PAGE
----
The mindset shift that will help you create quality content

Have you ever found yourself focusing only on an “Instagram” strategy or purely on your “Snapchat” plan? I am regularly contacted by amazing creative small business owners who have thrown thousands of dollars at a “social media strategy” without any sort of overall content plan.

Now, I completely agree that social media is a huge part of a marketing plan, and it is an essential part of all businesses today, but it is a distribution channel (like email, website, events, etc.) and should not form 100% of your content output.

The issue is that there are a wealth of social media strategists out there and many will never ask as to what the overall content strategy of your business is (note: this should be one of the first questions they ask you!!).  I’m all for hiring social media experts, so long as they understand what other content and messages your business is putting out there and utilise social to create a consistent brand message. 

When you start with a content-first mindset, rather than a distribution-first mindset, you open up the gates to a more holistic content plan that can be then distributed across various channels (depending on relevancy to your target audience/s and any campaign restrictions).

So, how do you start with a content-first mindset? 

Wellthe first thing to do is to understand what your audience is curious about! Say you’re selling kid’s bathers to parents. They may be curious about exercise, healthy food, kid’s style, how to holiday with kids, body confidence (for themselves and/or the child), water safety and when to teach kids to swim.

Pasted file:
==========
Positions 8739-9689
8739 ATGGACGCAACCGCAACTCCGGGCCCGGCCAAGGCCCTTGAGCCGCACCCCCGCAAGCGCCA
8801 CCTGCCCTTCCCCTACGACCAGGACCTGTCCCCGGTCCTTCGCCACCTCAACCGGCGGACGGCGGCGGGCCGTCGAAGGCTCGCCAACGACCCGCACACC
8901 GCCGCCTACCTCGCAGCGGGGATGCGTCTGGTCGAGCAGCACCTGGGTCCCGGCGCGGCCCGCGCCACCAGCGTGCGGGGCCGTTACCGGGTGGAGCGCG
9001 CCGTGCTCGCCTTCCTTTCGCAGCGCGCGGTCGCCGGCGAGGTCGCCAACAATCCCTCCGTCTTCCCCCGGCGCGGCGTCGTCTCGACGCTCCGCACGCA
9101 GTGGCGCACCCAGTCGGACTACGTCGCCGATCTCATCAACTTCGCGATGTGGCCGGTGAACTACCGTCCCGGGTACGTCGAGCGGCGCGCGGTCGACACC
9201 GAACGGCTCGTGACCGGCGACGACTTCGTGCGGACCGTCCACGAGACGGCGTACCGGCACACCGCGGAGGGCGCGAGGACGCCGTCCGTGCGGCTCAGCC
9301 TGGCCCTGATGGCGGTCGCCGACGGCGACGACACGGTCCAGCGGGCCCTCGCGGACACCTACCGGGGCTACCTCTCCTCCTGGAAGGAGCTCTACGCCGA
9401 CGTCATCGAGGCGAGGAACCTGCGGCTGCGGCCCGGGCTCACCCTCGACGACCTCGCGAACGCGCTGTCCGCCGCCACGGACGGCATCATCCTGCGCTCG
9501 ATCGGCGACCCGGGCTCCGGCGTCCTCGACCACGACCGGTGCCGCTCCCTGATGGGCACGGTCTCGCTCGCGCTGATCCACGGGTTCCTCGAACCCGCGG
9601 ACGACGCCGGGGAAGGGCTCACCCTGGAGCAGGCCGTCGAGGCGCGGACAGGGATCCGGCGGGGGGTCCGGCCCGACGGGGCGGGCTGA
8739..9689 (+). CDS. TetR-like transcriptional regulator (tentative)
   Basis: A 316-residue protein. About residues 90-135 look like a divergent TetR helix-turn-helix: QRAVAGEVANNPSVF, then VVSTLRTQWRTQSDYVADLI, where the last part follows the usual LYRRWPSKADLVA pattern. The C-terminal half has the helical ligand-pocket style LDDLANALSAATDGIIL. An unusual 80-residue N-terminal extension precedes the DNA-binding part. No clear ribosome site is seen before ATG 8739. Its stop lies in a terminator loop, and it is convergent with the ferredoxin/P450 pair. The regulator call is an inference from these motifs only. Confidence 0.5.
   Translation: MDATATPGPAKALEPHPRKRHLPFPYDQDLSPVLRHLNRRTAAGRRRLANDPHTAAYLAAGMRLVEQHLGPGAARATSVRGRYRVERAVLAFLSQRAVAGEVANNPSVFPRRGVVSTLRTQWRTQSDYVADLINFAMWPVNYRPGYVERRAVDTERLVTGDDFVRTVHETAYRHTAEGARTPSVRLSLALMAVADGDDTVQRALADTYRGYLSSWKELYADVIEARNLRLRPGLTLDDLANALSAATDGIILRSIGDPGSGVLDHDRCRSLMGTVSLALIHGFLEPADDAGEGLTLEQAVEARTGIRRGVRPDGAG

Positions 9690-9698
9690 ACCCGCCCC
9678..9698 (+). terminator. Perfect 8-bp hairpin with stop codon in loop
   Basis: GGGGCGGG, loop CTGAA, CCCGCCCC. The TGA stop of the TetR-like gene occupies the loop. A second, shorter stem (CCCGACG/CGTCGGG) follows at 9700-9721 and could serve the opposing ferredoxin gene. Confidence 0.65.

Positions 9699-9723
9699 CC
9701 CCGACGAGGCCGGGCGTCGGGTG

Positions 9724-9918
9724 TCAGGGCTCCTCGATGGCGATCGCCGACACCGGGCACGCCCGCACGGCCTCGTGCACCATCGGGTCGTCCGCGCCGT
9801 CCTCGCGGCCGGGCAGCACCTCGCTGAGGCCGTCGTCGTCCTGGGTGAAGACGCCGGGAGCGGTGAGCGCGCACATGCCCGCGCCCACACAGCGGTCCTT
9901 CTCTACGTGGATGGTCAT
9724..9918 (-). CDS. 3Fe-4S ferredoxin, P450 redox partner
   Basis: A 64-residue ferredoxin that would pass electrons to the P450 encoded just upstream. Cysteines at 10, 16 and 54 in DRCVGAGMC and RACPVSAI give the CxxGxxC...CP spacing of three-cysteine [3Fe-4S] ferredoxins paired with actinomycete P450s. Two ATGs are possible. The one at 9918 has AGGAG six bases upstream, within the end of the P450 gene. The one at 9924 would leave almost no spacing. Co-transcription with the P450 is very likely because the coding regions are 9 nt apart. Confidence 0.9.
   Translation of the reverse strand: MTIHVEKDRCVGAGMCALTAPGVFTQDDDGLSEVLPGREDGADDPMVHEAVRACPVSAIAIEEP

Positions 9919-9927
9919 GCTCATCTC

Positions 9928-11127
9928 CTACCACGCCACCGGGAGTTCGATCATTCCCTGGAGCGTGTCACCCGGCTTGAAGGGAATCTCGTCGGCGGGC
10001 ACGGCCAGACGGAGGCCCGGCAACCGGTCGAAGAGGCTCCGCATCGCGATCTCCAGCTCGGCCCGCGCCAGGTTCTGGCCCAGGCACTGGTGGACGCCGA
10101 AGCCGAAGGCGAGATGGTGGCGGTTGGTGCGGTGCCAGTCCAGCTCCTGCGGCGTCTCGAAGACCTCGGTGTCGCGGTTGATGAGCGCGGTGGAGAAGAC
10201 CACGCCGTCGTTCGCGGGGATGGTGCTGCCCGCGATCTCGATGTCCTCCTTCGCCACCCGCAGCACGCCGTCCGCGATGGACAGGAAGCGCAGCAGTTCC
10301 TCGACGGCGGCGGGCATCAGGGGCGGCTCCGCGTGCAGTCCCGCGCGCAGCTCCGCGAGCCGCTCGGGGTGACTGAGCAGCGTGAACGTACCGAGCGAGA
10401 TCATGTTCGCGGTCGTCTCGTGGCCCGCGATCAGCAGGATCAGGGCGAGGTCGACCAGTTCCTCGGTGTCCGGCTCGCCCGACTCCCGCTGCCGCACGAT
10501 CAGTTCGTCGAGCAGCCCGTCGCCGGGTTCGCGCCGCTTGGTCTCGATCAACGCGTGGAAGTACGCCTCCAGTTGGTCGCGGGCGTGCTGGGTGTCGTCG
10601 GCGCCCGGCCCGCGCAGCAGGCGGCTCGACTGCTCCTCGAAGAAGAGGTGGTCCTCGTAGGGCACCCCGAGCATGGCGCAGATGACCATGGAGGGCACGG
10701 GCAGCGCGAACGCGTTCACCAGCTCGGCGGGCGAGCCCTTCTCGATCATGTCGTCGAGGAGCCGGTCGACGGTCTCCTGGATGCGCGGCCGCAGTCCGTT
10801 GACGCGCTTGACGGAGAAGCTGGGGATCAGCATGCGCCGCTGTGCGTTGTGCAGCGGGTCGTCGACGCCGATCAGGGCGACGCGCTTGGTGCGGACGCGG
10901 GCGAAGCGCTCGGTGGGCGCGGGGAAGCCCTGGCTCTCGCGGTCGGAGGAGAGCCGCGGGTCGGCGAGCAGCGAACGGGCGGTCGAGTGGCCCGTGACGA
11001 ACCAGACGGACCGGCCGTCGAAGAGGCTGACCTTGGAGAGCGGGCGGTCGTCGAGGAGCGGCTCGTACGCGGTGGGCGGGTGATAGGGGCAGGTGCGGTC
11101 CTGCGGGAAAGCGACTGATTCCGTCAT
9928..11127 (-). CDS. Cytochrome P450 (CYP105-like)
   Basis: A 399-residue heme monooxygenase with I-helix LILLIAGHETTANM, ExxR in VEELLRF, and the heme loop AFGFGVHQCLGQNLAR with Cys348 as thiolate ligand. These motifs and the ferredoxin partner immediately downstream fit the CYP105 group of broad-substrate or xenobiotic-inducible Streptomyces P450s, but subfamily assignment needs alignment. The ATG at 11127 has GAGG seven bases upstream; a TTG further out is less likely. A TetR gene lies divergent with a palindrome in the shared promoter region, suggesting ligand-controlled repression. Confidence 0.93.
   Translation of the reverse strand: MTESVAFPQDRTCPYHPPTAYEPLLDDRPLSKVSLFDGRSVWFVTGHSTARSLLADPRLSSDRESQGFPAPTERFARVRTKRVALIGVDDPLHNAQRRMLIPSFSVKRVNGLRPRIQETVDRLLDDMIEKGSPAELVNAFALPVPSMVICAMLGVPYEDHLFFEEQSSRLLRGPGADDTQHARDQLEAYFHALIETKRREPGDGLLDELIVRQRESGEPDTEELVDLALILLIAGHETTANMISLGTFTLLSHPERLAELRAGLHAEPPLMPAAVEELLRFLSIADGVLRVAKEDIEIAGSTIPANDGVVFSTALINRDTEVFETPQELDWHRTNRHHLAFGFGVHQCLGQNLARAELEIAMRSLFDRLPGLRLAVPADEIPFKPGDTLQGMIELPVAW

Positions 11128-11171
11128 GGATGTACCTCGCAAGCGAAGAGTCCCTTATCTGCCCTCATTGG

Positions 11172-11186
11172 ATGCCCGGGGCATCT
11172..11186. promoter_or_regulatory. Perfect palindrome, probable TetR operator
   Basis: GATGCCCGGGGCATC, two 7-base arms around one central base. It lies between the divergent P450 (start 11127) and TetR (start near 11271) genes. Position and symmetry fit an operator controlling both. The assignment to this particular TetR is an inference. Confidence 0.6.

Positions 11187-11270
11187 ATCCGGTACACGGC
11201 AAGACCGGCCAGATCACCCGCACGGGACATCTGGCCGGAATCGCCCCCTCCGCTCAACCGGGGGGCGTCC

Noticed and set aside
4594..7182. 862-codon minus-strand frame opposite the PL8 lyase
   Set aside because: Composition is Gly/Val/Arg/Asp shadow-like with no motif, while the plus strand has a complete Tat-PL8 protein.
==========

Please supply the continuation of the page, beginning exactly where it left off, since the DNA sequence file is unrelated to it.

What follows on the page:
Once you know what your audience is curious about, you can start defining rough content pillars or themes, under which you can "chunk" content. For example, in the case of kid’s bathers the content pillars might be:

  • kid's style

  • health

  • travel

  • water education

  • parenting

You then need to ask yourself: how can my business create content that speaks to the needs of my audience and piques their curiosity for each of these pillars? For the case of kid’s health it may be answering the following questions:

  • How can I have body image discussions with my kids without upsetting them?

  • How can I ensure we eat well while on holidays?

  • How often should a child of age X exercise?

  • How can I strengthen their mental health as well as their physical health?

Only then do you begin to consider what sort of medium best suits these questions, i.e. is it a video interview with a child psychologist (that parents can watch on the go) which can then be re-purposed into a podcast (audio), from which a transcript can form the basis of three blogs (sent via email and on the website) and extract quotes from the psychologist to use as quote cards on Instagram…and on and on. You begin to understand how to take one piece of content (i.e. a video) and re-purpose it to use across various distribution channels.

If you had just focused on pushing content via Instagram only — such as, a series of quote cards on IG with tips from psychologists —you may have missed out on all the other good content that can help your audience (and, in return, your business).

Remember, any content plan should start with understanding who your audience is, what they’re interested in, how you can best help them learn more about those things and, only then, the best distribution channels for that content.

This is a really basic overview of how to use content in your marketing plan. If you’re wanting more help, come along to my Marketing for Small Business workshop.

Fiona Killackey